Liveblog: News Corp.’s first earnings call since the phone-hacking scandal erupted

News Corporation released its fiscal fourth quarter earnings on Wednesday--the company's first earnings release since the phone hacking scandal erupted in July. The Rupert Murdoch-led media giant reported operating income of $8.98 billion in revenue during the quarter, and operating income of $982 million ($0.35 per share) compared to $902 million ($0.33 per share) reported in the fourth quarter a year ago--beating Wall Street estimates.

But the media is more interested in the earnings call with investors, scheduled to take place at 4:30 p.m.--the first time financial analysts and selected media members will have a chance to publicly grill Murdoch and co. about all things Hackgate.

The Cutline will be live-blogging the call. Refresh this page for updates:

4:05 p.m.: Murdoch's statement from the release: "While it has been a good quarter from a financial point of view, our company has faced challenges in recent weeks relating to our London tabloid, News of the World. We are acting decisively in the matter and will do whatever is necessary to prevent something like this from ever occurring again. It is important to note that there has been no material impact on our other operations. Our broad, diverse group of businesses across the globe is extremely strong today. The drivers of our businesses are intact, our position is strong and our future is promising."

4:34 p.m.: The call is underway, with Murdoch, News Corp. chief operating officer Chase Carey and chief financial officer Dave DeVoe.

4:35 p.m.: After boasting about News Corp.'s balance sheet, a defiant Murdoch addresses the phone hacking case: "Let me make my position clear. I've run this company more than 50 years. The kind of behavior that occurred in that newsroom has no place at News Corporation."

4:36 p.m.: "The board and I agree I should continue to be our CEO," Murdoch says. "Make no mistake, [News Corp. chief operating officer] Chase Carey and I run this company as a team."

4:37 p.m.: More Murdoch:"We will continue to do whatever is necessary to prevent something like this from ever happening again. There can be no doubt about our commitment to ethics and integrity." (Like Murdoch's remarks during his appearance before Parliament last month, it appears he's reading from a script here.)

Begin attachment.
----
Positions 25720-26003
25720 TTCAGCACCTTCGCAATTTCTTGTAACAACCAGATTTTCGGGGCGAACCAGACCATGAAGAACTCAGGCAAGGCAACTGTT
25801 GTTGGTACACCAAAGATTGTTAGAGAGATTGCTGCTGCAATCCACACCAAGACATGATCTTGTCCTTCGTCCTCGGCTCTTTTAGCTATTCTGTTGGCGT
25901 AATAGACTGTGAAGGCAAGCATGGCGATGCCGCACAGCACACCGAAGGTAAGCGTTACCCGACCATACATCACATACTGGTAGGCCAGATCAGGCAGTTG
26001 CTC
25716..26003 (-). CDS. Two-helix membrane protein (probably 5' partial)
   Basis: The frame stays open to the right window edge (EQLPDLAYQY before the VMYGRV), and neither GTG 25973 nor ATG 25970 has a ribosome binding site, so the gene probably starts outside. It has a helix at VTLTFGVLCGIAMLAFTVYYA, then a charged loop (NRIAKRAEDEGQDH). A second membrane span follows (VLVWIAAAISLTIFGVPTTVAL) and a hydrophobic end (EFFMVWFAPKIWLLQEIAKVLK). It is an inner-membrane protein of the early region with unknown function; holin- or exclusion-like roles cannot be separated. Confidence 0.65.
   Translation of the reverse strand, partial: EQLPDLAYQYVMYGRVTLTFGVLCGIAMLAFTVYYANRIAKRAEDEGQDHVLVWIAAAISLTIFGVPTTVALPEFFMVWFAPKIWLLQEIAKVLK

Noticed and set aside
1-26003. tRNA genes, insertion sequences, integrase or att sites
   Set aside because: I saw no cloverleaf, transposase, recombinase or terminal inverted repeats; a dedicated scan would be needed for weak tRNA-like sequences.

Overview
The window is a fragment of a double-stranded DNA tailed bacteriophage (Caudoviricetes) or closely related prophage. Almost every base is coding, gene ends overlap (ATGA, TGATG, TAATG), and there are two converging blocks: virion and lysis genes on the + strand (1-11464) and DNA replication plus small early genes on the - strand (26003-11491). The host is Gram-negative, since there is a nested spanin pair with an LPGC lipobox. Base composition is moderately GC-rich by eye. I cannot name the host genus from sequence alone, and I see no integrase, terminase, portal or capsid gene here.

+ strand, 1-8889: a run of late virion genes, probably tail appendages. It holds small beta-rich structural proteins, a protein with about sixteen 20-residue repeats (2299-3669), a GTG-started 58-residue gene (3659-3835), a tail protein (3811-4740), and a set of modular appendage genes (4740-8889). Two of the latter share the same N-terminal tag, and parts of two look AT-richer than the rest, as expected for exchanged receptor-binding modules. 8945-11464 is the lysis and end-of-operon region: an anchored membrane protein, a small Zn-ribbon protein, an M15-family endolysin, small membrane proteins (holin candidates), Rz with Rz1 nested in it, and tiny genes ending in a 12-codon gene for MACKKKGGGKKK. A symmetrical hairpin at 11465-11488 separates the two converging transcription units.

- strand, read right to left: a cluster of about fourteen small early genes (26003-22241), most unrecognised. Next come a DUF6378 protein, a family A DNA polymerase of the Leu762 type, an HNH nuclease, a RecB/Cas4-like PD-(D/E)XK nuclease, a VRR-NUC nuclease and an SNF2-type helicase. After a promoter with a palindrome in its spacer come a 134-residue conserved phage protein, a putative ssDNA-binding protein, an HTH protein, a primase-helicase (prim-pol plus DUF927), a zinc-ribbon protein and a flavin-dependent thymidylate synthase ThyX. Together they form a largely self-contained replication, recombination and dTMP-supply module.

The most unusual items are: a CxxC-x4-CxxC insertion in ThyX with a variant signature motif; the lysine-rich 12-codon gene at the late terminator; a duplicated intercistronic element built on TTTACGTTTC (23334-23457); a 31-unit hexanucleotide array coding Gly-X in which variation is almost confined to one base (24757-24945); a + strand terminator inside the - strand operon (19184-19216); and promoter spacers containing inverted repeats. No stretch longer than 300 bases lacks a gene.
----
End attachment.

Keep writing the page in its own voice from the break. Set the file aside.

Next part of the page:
4:38 p.m.: Murdoch says that--despite reports to the contrary--Joel Klein is leading the internal investigation of News Corp. and News International's phone hacking activities. Murdoch assures investors that the scandal has had "no material impact on our operations." That is, except for the shuttering of News of the World, and the

4:39 p.m.: Murdoch turns the call over to DeVoe.

4:45 p.m.: DeVoe assures Wall Street that the headache known as MySpace is over. The once-relevant social network--which News Corp. sold during the quarter, generated $230 million in operating losses over the last year, DeVoe says.

4:49 p.m.: DeVoe turns the call over to Carey, who highlights more financial strengths--including News Corp.'s television operations, like Fox News. No phone hacking talk.

4:55 p.m.: The Q+A portion. Financial analysts are up first. Questions from the media will follow at approximately 5:15 p.m.

4:59 p.m.: Based on their questions so far, the financial community doesn't seem to care much about the phone hacking scandal. They're more concerned about how the volatile U.S. economy might impact Fox's ad sales.

5:00 p.m.: Just realized that if this trio of News Corp. executives were to start an R&B group, they could call themselves "Rupe Chase DeVoe."

5:08 p.m.: Carey gives a rather long-winded response to another analyst's question. "Chase Carey hoping to run out a clock with these rambling answers," Adweek deputy editor Chip Bayers noted on Twitter.

5:10 p.m.: Murdoch and Carey scoff at a question about underwhelming ratings for the Fox Business channel. "It's a big growth area for us," Carey says.

5:17 p.m.: Murdoch is asked if his feelings about newspapers have changed in light of the phone hacking scandal, and if he would consider getting rid of any of them off. Murdoch's answer: No.

5:22 p.m.: Murdoch and co. asked to give financial guidance on News of the World's closing. "We have to get to the bottom of this," Murdoch says. "Were there a dozen guilty people or two dozen? We are cooperating 100 percent with the police in their investigation."

5:28 p.m.: Finally, the media gets to ask some questions. "Do you think the board will support James running the company in the near future?" Murdoch: "Well, I hope the job won't be open in the near future." Laughter in the executive suite ensues.

5:30 p.m.: Much to the chagrin of the media members on the call, Carey announces that this will be the final question. NPR's David Folkenflik tries to ask Murdoch about the perception that the News Corp. board has gotten too cozy with those looking into the phone hacking allegations. "No, I won't acknowledge that," Murdoch fired back. Viet Dinh--News Corp. board member and apparent "best friend" of the U.S. district attorney overseeing the federal investigation into the company's illegal activities--is a "completely independent director."

Call over.